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Identification of therapeutic targets in the Burkitt’s lymphoma specific B cell antigen receptor signaling network

dc.contributor.advisorWienands, Jürgen Prof. Dr.
dc.contributor.authorKruse, Vanessa
dc.titleIdentification of therapeutic targets in the Burkitt’s lymphoma specific B cell antigen receptor signaling networkde
dc.contributor.refereeWienands, Jürgen Prof. Dr.
dc.description.abstractengBurkitt’s lymphoma (BL) is an aggressive B cell neoplasm that is characterized by a chromosomal translocation, which brings the proto-oncogene c-MYC under the control of Immunoglobulin (Ig) enhancer elements leading to c-MYC overexpression. While high levels of c-MYC are important for the proliferation of BL cells, c-MYC overexpression leads to apoptosis in non-malignant cells. Studies have identified the pro-survival Phosphoinositide-3-kinase (PI3K)-AKT pathway to be continuously activated in BL cells and more recently it was shown that this pathway is activated by low levels of antigen-independent, tonic B cell antigen receptor (BCR) signals. During B cell development, continuous tonic BCR signaling is necessary for maturation and survival of B cells. Similar to its physiological function, tonic BCR signaling in BL contributes to survival of malignant BL cells. While we know that tonic BCR signals activate the PI3K-AKT pathway, the BCR-proximal molecular networks regulating tonic BCR signaling are less well defined. The goal of this thesis was therefore to characterize new BL-specific BCR effector proteins previously identified by phospho-proteomic approaches for their contribution to survival of BL cells with respect to tonic BCR signaling. In this thesis, BL-specific effector proteins were selected based on previous reports stating their role for PI3K-AKT BCR signaling or based on a potential survival relevant role established in preliminary shRNA screens. CRISPR/Cas9 “knockout” BL cell lines for the adaptor proteins Nck1 and Nck2 as well as the guanine nucleotide exchange factor BIG2 and the inositol-5’ phosphatase SHIP2 showed a decline in proliferation. For Nck1- and Nck2-deficient cells, the proliferative defect could be linked to a decrease in PI3K-AKT signaling mediated by tonic BCR signals, thus identifying Nck proteins as novel, proximal regulators of tonic BCR-dependent PI3K-AKT signaling. Moreover, I identified SHIP2 and BIG2 being relevant for BL survival as their absence increased apoptosis of BL cell lines, which, for BIG2, was accompanied by decreased c-MYC expression levels. Despite their survival relevant role, SHIP2 and BIG2 were identified as negative regulators of AKT signaling, thereby contrasting previous beliefs that survival of BL cells was mainly dependent on the PI3K-AKT pathway. BL-effectors analyzed here promoted signaling via the Mitogen-activated protein kinase (MAPK) c-Jun N-terminal kinase (JNK) pathway, indicating the relevance for this pathway for BL. Despite findings that JNK activation promotes apoptosis in other cell types, JNK was shown to have a unique pro-survival role in B cell malignancies. Here, I provide evidence that tonic BCR signals also involve JNK signaling and that the analyzed BL-effector proteins are regulators in this pro-survival pathway. Therefore, the identified effectors may not only be new therapeutic targets themselves but also revealed a novel, potentially druggable pathway dependent on tonic BCR signaling in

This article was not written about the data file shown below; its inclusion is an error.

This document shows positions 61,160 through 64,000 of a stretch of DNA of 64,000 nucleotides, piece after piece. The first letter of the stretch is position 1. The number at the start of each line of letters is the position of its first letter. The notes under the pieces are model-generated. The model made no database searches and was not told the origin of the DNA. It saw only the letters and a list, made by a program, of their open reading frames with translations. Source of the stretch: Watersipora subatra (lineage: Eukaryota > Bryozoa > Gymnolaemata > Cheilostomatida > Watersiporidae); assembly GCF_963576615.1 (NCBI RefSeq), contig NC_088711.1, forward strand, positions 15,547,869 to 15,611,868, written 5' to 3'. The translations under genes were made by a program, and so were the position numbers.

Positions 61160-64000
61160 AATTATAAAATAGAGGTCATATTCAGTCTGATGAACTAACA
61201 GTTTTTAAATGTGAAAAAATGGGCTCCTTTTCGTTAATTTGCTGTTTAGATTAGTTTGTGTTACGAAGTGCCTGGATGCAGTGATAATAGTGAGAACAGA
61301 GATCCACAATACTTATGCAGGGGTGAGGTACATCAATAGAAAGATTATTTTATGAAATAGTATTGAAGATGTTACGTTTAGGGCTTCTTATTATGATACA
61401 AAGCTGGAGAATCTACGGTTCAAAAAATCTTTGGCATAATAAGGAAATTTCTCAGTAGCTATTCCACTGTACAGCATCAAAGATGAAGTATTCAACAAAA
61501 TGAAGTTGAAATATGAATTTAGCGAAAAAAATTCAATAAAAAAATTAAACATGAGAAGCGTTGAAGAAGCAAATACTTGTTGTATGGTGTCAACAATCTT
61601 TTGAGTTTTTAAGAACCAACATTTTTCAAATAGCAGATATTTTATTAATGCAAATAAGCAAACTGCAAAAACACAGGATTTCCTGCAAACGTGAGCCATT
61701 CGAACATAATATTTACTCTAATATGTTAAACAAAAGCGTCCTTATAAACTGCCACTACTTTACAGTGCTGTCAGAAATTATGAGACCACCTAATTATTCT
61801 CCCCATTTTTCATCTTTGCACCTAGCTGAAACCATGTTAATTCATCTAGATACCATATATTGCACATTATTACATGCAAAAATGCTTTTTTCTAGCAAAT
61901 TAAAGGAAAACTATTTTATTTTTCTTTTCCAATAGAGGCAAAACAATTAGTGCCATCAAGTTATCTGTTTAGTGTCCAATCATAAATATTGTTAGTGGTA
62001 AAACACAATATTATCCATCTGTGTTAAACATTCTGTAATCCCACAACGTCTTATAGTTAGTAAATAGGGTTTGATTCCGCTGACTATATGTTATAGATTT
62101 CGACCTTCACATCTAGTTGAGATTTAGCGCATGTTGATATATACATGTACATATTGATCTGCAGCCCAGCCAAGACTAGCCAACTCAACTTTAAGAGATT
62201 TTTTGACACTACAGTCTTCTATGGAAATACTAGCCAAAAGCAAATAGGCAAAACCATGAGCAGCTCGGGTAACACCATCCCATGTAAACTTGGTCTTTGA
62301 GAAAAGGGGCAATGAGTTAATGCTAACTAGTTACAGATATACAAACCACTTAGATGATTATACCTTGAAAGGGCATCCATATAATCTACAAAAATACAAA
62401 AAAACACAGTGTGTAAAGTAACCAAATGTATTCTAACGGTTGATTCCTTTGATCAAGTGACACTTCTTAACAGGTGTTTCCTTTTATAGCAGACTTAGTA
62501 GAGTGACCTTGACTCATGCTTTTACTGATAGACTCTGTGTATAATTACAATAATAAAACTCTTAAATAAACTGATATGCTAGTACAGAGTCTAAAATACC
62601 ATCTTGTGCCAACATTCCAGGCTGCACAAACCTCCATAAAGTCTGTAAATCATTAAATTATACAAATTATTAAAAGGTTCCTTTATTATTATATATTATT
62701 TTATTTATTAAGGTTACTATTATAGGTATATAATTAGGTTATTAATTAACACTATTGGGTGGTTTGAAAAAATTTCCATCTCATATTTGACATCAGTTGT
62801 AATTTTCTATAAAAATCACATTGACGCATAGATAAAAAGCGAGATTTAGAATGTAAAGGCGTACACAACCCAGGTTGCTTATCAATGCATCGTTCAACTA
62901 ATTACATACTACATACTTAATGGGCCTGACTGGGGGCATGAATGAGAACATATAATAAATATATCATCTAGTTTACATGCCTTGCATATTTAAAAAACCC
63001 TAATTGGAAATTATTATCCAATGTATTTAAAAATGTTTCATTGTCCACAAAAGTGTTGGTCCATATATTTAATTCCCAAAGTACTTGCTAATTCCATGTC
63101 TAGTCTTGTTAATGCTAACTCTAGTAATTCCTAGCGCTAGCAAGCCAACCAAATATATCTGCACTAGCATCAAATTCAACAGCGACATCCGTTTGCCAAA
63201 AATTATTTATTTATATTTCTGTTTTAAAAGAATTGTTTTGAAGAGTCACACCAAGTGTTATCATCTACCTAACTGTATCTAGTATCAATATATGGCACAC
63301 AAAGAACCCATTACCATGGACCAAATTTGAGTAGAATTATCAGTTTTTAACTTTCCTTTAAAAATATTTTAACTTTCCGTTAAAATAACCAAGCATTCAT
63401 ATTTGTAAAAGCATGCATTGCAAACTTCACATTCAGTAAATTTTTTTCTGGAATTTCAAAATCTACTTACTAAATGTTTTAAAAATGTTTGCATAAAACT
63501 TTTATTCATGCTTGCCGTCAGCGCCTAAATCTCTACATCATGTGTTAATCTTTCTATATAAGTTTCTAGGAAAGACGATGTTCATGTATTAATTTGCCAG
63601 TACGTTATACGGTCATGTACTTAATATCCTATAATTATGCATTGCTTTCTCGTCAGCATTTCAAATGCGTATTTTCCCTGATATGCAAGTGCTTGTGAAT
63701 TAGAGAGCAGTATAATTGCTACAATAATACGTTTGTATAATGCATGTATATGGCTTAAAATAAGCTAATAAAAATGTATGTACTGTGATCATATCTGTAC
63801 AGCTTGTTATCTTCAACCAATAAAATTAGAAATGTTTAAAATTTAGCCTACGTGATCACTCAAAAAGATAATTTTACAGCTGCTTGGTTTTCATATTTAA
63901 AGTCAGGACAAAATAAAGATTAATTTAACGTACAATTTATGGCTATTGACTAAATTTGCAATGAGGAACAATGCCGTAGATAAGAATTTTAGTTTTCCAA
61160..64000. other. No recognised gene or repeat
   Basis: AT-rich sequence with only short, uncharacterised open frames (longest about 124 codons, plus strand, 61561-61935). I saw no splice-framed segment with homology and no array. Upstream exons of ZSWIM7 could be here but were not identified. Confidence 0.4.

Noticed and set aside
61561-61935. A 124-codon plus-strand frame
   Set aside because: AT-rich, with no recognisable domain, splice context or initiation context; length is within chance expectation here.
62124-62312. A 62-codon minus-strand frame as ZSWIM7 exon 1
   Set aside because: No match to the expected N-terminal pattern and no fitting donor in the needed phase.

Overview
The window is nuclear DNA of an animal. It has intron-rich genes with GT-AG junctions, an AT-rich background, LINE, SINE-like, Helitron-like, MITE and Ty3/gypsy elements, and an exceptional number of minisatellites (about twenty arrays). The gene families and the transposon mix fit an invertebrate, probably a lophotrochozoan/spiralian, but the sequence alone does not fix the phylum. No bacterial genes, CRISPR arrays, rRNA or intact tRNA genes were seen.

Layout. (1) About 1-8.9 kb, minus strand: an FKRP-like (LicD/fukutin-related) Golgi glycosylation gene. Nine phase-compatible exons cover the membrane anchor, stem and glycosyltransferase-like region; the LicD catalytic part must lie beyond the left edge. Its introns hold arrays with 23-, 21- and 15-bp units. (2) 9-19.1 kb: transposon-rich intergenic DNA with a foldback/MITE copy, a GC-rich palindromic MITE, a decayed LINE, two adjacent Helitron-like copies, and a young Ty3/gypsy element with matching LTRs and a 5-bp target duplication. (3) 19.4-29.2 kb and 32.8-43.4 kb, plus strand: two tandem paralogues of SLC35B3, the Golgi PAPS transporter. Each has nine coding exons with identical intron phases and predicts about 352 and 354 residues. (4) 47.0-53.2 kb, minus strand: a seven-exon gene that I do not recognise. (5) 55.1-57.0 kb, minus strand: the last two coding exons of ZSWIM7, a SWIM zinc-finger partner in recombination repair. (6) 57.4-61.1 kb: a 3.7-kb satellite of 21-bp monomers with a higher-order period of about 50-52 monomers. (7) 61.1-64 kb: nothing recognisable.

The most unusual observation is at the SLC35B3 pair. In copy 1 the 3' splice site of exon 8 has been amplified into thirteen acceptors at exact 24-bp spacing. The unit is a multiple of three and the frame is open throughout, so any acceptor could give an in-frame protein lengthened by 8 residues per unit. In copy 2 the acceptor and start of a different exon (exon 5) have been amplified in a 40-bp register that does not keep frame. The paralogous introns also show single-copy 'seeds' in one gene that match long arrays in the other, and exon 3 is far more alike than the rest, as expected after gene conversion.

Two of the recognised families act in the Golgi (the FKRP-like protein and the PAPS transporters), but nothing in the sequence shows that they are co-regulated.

dc.contributor.coRefereeKube, Dieter Prof. Dr.
dc.contributor.thirdRefereeWalter, Lutz Prof. Dr.
dc.contributor.thirdRefereeThumm, Michael Prof. Dr.
dc.contributor.thirdRefereeDobbelstein, Matthias Prof. Dr.
dc.contributor.thirdRefereeJohnsen, Steven Prof. Dr.
dc.subject.engBurkitt's lymphomade
dc.subject.engB cellde
dc.subject.engB cell signalingde
dc.subject.engtonic BCR signalingde
dc.affiliation.instituteGöttinger Graduiertenschule für Neurowissenschaften, Biophysik und molekulare Biowissenschaften (GGNB)de
dc.subject.gokfullBiologie (PPN619462639)de

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